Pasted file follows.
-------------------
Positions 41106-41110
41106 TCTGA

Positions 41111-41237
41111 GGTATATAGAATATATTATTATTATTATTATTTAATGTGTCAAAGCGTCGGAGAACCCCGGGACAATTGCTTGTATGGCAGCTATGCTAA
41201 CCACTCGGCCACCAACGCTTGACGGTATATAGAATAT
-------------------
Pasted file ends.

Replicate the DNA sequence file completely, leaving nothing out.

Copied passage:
Positions 41106-41110
41106 TCTGA

Positions 41111-41237
41111 GGTATATAGAATATATTATTATTATTATTATTTAATGTGTCAAAGCGTCGGAGAACCCCGGGACAATTGCTTGTATGGCAGCTATGCTAA
41201 CCACTCGGCCACCAACGCTTGACGGTATATAGAATAT